“By creating an event that combines the most socially-conscious elements of activism, music, and journalism we are allowing concerned citizens to be a part of a much needed conversation about the failures of our political process and, most importantly, possible solutions,” Free and Equal founder Christina Tobin told Truth In Media. Tobin says she hopes the event can contribute to the broad awakening taking place around the United States.

The UWSF 2015 will feature Ramsey Clark as the keynote speaker, as well as Green Party’s 2012 Presidential Candidate Dr. Jill Stein, Lynne Lyman of Drug Policy Alliance, Professor Griff from Public Enemy; conscious reggae artist Spragga Benz; Alexander McCobin, Co-Founder and President of Students for Liberty; author Daniel Pinchbeck; former Judge and Vice Presidential candidate Jim Gray; and a host of other musicians, artists, activists and thinkers from around the country. (Full Disclosure: I will be speaking at the event as well.)

Is the internet protected by the First Amendment? The Supreme Court will decide

The Supreme Court is set to hear a case which could settle if the First Amendment guarantee of freedom of speech extends to the internet and social media.

The case is Elonis vs. United States, where Anthony Elonis will argue posts he made on Facebook were made in jest and not meant to be taken seriously.  Elonis was previously convicted by a federal court for these posts, saying they were of a threatening nature and therefore not protected.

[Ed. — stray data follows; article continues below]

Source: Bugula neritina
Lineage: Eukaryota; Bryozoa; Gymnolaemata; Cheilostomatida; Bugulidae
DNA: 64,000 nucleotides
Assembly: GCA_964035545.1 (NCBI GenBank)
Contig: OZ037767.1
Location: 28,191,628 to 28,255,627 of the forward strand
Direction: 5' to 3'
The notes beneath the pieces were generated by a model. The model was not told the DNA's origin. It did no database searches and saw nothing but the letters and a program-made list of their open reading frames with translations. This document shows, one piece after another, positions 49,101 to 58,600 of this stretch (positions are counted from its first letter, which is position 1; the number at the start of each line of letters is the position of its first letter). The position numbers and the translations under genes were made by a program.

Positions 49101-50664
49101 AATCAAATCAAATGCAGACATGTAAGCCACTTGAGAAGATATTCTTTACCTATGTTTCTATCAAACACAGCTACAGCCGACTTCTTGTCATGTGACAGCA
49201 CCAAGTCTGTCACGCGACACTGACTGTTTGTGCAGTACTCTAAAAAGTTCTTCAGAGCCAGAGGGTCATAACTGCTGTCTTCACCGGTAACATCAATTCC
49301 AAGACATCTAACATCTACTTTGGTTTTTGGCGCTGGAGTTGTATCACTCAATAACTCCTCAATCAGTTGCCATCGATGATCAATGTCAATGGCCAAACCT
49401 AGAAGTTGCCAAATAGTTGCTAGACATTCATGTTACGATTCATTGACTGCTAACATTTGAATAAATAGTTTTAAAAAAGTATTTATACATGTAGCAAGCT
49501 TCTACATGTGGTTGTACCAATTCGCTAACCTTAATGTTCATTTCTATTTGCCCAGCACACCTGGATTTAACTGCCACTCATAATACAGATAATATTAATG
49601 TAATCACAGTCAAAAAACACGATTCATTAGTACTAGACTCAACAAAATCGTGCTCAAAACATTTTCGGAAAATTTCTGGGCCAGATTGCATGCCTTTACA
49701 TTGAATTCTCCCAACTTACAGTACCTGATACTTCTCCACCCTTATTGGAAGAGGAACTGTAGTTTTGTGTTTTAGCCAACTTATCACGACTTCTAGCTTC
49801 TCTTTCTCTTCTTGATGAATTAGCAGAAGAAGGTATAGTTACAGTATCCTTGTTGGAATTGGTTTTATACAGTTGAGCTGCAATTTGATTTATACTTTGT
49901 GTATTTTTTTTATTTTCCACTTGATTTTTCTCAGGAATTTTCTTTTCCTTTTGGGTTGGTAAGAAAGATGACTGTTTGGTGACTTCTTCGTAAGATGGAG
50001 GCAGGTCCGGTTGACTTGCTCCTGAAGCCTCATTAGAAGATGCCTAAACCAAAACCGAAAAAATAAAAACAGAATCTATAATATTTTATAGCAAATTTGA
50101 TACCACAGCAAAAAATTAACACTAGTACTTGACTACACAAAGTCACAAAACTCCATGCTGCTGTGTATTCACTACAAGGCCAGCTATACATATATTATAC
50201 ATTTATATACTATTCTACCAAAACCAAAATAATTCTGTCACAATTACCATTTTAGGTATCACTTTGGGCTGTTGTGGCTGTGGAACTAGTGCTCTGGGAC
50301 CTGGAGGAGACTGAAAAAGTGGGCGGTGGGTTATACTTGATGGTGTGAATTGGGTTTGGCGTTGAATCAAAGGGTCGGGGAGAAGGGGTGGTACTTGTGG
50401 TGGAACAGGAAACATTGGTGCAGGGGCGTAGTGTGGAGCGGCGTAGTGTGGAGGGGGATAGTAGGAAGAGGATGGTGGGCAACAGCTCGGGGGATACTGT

All of the posts in question were viewed by Elonis’ ex-wife who said she felt threatened by them and by Elonis.

One such post reads, according to the Huffington Post, “There’s one way to love you but a thousand ways to kill you. I’m not going to rest until your body is a mess, soaked in blood and dying from all the little cuts.”

The LA Times also says other posts made by Elonis mentioned killing an FBI agent, as well as massacring a kindergarten class.  Elonis testified his posts were never meant to frighten anyone, and he also said his posts were a spontaneous form of expression similar to rap lyrics.

John Elwood, Elonis’ attorney, told CNN he agreed the posts were cathartic for Elonis.  “There’s a reason why all these graphic songs were written when Eminem wrote these things and he hasn’t been prosecuted for a felony for writing these songs which are virtually indistinguishable about his ex-wife,” said Elwood.

Solicitor General Donald Verrilli Jr. is representing the government in the case and disagrees, saying, “A bomb threat that appears to be serious is equally harmful regardless of the speaker’s private state of mind.”

The Justice Department weighed in on the situation saying no matter what the speaker believes about his comments, if someone feels threatened by the comments, those comments are not protected speech.

Some civil liberties groups such as the ACLU, are siding with Elonis, saying “A statute that proscribes speech without regard to the speaker’s intended meaning runs the risk of punishing protected First Amendment expression simply because it is crudely or zealously expressed.”

Arguments from both sides will begin Monday.